What makes a natural barefoot?

Our model is based on the wild horse's foot found in the American West.  These horses travel many kilometres a day over some of the most rugged terrain known. Yet they do not suffer lameness caused by laminitis or navicular disease as their domestic cousins do. 
 
We support the whole horse.  What we feed them, how they are housed, and the condition of their feet, all profoundly impact this noble animal's health. Our model is found in nature. Even our domestic horses can develop a well connected and highly conditioned hoof; if provided the proper tools.

As trained hoof care practitioners, we do not carve into the sole of the hoof or pare down the frog. The concavity seen in this domestic racehorse's hoof was built naturally by the horse himself. A knife was never used to carve the sole to obtain this deep concavity.  

 

The sole is the window to the hoof. Barefoot hoof trimmers who understand how to read the live sole and the healing angle of the hoof will address hoof pathology noninvasively.  This is how soundness is achieved in each horse.  A natural barefoot trim is an important part of optimal health. 

Inside look at a healthy barefoot hoof. Notice the thickness of the sole and the well developed digital cushion

Effects of Peripheral Loading 

Metal shoes were utilized when horses historically were a means of transportation and in battle. Horses were housed in cramped quarters with unsanitary footing conditions, and only access to questionable nutrition. Hooves would become weak or unsound. The metal shoe was designed to hold the hoof together and provided a band-aid for the unavoidable complication of the working horse living an unnatural lifestyle. Shoes may have even had their place in addressing hoof pathologies at the beginning of podiatry for the well-being of the animal.

 

Today that band-aid is unnecessary and considered outdated technology. There has been extensive research in the last decade, confirming the aspects and causes of hoof pathology.  Balanced hooves with good nutrition and a healthy lifestyle have no need for prosthetics. Sore horses do not need metal shos; they need a stronger hoof. Comprehensive studies have proven that metal shoes negatively affect the hoof and entire body. There are many modern, healthier options for hoof care when going barefoot is not an option. Metal shoes of today are a modern convenience based out of medieval times.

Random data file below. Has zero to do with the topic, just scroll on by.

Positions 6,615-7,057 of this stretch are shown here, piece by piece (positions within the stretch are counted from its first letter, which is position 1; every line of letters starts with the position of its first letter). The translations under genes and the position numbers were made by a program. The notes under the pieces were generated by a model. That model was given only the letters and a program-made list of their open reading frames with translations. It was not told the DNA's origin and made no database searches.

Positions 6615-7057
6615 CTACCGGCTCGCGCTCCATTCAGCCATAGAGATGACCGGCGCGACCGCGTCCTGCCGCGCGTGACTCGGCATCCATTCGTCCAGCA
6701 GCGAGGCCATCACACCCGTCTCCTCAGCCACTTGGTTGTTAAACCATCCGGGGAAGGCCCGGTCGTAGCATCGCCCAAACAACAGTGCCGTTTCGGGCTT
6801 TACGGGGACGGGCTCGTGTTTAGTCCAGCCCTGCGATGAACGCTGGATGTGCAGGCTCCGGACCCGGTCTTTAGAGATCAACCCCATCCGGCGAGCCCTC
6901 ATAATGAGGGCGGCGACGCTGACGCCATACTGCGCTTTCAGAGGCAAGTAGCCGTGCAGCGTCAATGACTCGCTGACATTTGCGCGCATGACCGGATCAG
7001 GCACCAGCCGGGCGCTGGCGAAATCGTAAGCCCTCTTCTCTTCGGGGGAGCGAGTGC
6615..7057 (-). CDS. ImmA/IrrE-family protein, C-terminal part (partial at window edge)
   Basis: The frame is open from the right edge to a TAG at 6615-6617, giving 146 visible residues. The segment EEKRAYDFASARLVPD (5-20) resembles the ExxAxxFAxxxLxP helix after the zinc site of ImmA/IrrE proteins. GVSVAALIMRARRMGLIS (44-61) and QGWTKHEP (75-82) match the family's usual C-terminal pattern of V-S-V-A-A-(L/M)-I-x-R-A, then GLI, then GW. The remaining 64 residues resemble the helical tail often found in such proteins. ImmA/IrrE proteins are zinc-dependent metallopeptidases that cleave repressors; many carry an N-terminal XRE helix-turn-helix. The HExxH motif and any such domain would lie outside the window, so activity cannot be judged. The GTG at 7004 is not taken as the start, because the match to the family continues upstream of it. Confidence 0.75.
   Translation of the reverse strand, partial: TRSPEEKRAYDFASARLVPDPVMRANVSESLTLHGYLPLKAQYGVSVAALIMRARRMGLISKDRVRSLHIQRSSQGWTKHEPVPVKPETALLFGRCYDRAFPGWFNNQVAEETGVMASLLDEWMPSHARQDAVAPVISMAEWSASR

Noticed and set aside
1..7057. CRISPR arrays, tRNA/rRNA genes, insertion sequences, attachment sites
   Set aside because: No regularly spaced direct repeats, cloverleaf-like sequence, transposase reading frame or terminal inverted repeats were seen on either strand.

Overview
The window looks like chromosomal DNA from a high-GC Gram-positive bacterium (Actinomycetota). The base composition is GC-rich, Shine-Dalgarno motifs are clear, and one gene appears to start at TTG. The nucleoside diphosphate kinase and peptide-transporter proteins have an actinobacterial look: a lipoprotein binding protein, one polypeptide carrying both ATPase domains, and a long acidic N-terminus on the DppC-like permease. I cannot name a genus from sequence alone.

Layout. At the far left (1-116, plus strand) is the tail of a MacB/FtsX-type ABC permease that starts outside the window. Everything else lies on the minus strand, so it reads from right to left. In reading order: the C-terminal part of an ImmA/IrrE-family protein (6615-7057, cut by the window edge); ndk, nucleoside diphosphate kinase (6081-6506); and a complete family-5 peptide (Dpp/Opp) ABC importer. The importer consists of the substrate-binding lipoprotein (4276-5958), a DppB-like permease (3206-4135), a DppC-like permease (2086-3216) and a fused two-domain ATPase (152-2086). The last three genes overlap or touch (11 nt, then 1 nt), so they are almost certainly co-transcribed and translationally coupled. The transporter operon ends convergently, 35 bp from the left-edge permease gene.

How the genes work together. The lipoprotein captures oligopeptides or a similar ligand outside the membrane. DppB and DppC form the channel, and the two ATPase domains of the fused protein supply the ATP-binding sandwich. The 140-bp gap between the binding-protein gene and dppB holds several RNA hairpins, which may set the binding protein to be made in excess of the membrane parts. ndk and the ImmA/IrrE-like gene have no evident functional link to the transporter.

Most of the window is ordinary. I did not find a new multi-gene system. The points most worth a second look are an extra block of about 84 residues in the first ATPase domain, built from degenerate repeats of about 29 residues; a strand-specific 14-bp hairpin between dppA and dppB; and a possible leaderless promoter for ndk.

Some Effects of Metal Shoes :

Infection: Nail holes provide breeding grounds for bacteria and fungus to invade the hoof horn. Frogs that are lifted off the ground become contracted and infected.

Weakness: The soft tissue of the internal structures become weak from inadequate stimulation. This results in an underdeveloped digital cushion.

Reduced shock absorption: The entire body is affected by excessive concussion when horses move over hard ground. Soft tissue and bone are damaged over time

Camouflage: Metal shoes disguise low levels of inflammation and weakness in the hoof, they do not solve the problem. 

Front Right Hoof is shod

Osteoporosis of the Coffin Bone (P3) :  Long term use of shoes can cause bony changes to the coffin bone from excessive concussion and lack of circulation. 

Blood Circulation Restriction: The hoof is a flexible organ. As the hoof weight-bears and expands, blood fills thousands of capillaries, then when the hoof leaves the ground it contracts, pushing blood back up the limb.  Metal shoes inhibit the foot from flexing sufficiently.

Injuries:  Slipping on slick surfaces where barefoot hooves have natural tread , or strains caused by excessive grip from quarks in an inappropriate environment. Puncture wounds from loose shoes and nails, damage to the hoof wall by shoes tearing away from the foot accidentally. Injuries are also caused to other horses who are kicked by horses wearing shoes. 

Unnatural loading of the wall: The entire underside of the hoof has evolved to bear the weight of the horse. Peripheral loading caused by shoes damages the laminae and connective tissues.

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               Est.2005

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